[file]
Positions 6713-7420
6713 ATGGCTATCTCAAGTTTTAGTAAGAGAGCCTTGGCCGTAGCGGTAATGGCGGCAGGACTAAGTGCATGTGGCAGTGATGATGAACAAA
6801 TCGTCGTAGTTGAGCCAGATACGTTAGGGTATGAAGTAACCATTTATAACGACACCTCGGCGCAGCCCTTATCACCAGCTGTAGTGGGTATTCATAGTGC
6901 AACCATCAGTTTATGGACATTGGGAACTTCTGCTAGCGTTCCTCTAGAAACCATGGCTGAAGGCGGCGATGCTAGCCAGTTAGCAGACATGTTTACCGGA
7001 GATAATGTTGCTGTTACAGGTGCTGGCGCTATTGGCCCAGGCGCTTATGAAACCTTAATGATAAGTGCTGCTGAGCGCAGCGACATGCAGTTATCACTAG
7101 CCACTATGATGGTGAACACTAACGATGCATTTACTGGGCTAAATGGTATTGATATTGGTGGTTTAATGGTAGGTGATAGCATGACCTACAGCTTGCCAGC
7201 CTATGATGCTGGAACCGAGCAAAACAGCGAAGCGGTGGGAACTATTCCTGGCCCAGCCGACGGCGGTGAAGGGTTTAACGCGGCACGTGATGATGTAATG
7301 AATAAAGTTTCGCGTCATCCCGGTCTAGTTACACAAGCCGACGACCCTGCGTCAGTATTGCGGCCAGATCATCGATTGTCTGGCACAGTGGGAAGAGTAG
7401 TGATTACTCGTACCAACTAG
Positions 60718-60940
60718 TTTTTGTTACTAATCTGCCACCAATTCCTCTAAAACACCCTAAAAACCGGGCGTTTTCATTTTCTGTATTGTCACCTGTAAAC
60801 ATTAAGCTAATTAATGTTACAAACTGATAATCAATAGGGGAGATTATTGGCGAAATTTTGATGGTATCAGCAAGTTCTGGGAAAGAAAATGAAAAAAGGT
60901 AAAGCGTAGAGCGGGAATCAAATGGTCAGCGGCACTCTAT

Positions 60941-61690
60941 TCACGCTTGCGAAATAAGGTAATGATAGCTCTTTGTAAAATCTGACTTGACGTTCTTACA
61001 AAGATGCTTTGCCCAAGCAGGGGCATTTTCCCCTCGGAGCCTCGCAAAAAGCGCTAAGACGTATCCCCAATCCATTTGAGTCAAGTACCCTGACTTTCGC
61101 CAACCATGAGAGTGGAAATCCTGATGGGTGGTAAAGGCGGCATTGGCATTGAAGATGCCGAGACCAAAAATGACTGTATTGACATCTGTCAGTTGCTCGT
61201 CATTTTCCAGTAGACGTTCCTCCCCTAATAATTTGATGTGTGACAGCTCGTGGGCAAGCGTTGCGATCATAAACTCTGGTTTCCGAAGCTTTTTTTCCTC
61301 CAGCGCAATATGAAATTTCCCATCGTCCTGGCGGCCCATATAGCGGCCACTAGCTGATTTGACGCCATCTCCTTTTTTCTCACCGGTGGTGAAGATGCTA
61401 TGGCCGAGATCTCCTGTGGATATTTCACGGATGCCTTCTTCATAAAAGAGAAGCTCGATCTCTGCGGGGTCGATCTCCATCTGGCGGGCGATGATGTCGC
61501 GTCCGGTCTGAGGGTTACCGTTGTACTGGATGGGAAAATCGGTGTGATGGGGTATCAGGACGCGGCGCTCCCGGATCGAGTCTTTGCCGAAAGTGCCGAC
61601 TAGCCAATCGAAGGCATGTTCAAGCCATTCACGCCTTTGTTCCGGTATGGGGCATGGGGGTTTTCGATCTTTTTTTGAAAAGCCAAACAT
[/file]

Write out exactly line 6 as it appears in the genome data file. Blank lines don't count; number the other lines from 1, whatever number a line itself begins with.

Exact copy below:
7101 CCACTATGATGGTGAACACTAACGATGCATTTACTGGGCTAAATGGTATTGATATTGGTGGTTTAATGGTAGGTGATAGCATGACCTACAGCTTGCCAGC